19 Songs, 1 Hour 14 Minutes

EDITORS’ NOTES

By the age of 22, Christopher Wallace had already lived quite the life. By naming his debut Ready to Die, the Brooklyn rapper bluntly encapsulated both his fearless, take-no-prisoners lyrical style and his perpetual sixth sense that death could come for him at any time. While hardly the first to rap about the pleasures and pitfalls of drug dealing, The Notorious B.I.G. elevated the form to a divine art of brutal honesty. “I remember when he was doing the title track, I was a little disturbed,” Easy Mo Bee, who produced several of the album’s standouts, tells Apple Music. “‘You’re saying you’re ready to die? What’s up, Big?’ He told me, ‘I’m going through a lot...I’m tired of being up there hustling, my mom is sick, I have a baby on the way.’ He was going through a lot of pressure.”

From the autobiographical “Things Done Changed” onwards, Biggie Smalls spoke directly, without distillation, about Brooklyn crime and culture, connecting instantly with those in the know while compelling others less attuned to catch up. The violence and costs of the hustle are laid bare on the stick-up-kid anthem “Gimme the Loot” and the closer “Suicidal Thoughts,” which ends with the sound of him killing himself while on the phone with executive producer/mentor Sean “Diddy” Combs (then known as Puff Daddy), who pleads for him to reconsider.

But against the backdrop of violence and death, Big mixes in moments of aspiration and confidence. On the seminal breakthrough single “Juicy,” he professes his love of hip-hop through a deeply personal come-up narrative so exemplary that few, if any, have come close to matching it since. The song, which samples Mtume’s 1983 R&B classic “Juicy Fruit,” is one of the first examples of Diddy turning extremely recognizable past hits into commercial hip-hop gold; the shiny, familiar production helped Big’s gruff voice and tales of a “common thief” find radio and mainstream success in a year when the biggest rap hit on Billboard’s Hot 100 was Salt-N-Pepa and En Vogue’s “Whatta Man.” “In the early process [the album] was Biggie at his most purest, rawest form,” Brooklyn DJ Mister Cee, associate executive producer and the man often credited with discovering Big, tells Apple Music. “Diddy stepped in and said, ‘Hey, man, we gotta make some radio records...’ Diddy had to convince Big.”

“When he played ‘Juicy’ for Big, it was just like, ‘What the f**k is this?’” Lil’ Cease, Big’s childhood friend and frequent collaborator, tells Apple Music. Obviously, Diddy won over Big, who, says Cease, “perfected” the formula—street-hustler rhymes softened by glossy, radio-ready production—sketching a blueprint that JAY-Z, 50 Cent, and rap stars of today still follow.

EDITORS’ NOTES

By the age of 22, Christopher Wallace had already lived quite the life. By naming his debut Ready to Die, the Brooklyn rapper bluntly encapsulated both his fearless, take-no-prisoners lyrical style and his perpetual sixth sense that death could come for him at any time. While hardly the first to rap about the pleasures and pitfalls of drug dealing, The Notorious B.I.G. elevated the form to a divine art of brutal honesty. “I remember when he was doing the title track, I was a little disturbed,” Easy Mo Bee, who produced several of the album’s standouts, tells Apple Music. “‘You’re saying you’re ready to die? What’s up, Big?’ He told me, ‘I’m going through a lot...I’m tired of being up there hustling, my mom is sick, I have a baby on the way.’ He was going through a lot of pressure.”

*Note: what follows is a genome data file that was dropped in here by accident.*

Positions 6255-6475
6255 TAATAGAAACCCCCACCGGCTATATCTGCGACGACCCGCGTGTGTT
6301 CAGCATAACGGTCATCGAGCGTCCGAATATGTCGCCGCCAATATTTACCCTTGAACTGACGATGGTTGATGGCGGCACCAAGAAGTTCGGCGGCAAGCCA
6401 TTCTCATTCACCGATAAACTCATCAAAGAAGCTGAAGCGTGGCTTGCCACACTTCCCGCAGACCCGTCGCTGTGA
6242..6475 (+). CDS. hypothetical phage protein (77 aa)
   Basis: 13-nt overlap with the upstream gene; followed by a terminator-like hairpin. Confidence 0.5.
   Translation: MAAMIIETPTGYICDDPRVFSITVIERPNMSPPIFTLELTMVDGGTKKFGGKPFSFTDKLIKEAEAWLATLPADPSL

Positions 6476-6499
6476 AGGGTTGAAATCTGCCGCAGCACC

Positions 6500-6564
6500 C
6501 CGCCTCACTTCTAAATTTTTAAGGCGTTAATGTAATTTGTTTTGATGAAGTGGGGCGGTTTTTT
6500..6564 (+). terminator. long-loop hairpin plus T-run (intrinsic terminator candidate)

From the autobiographical “Things Done Changed” onwards, Biggie Smalls spoke directly, without distillation, about Brooklyn crime and culture, connecting instantly with those in the know while compelling others less attuned to catch up. The violence and costs of the hustle are laid bare on the stick-up-kid anthem “Gimme the Loot” and the closer “Suicidal Thoughts,” which ends with the sound of him killing himself while on the phone with executive producer/mentor Sean “Diddy” Combs (then known as Puff Daddy), who pleads for him to reconsider.

But against the backdrop of violence and death, Big mixes in moments of aspiration and confidence. On the seminal breakthrough single “Juicy,” he professes his love of hip-hop through a deeply personal come-up narrative so exemplary that few, if any, have come close to matching it since. The song, which samples Mtume’s 1983 R&B classic “Juicy Fruit,” is one of the first examples of Diddy turning extremely recognizable past hits into commercial hip-hop gold; the shiny, familiar production helped Big’s gruff voice and tales of a “common thief” find radio and mainstream success in a year when the biggest rap hit on Billboard’s Hot 100 was Salt-N-Pepa and En Vogue’s “Whatta Man.” “In the early process [the album] was Biggie at his most purest, rawest form,” Brooklyn DJ Mister Cee, associate executive producer and the man often credited with discovering Big, tells Apple Music. “Diddy stepped in and said, ‘Hey, man, we gotta make some radio records...’ Diddy had to convince Big.”

“When he played ‘Juicy’ for Big, it was just like, ‘What the f**k is this?’” Lil’ Cease, Big’s childhood friend and frequent collaborator, tells Apple Music. Obviously, Diddy won over Big, who, says Cease, “perfected” the formula—street-hustler rhymes softened by glossy, radio-ready production—sketching a blueprint that JAY-Z, 50 Cent, and rap stars of today still follow.

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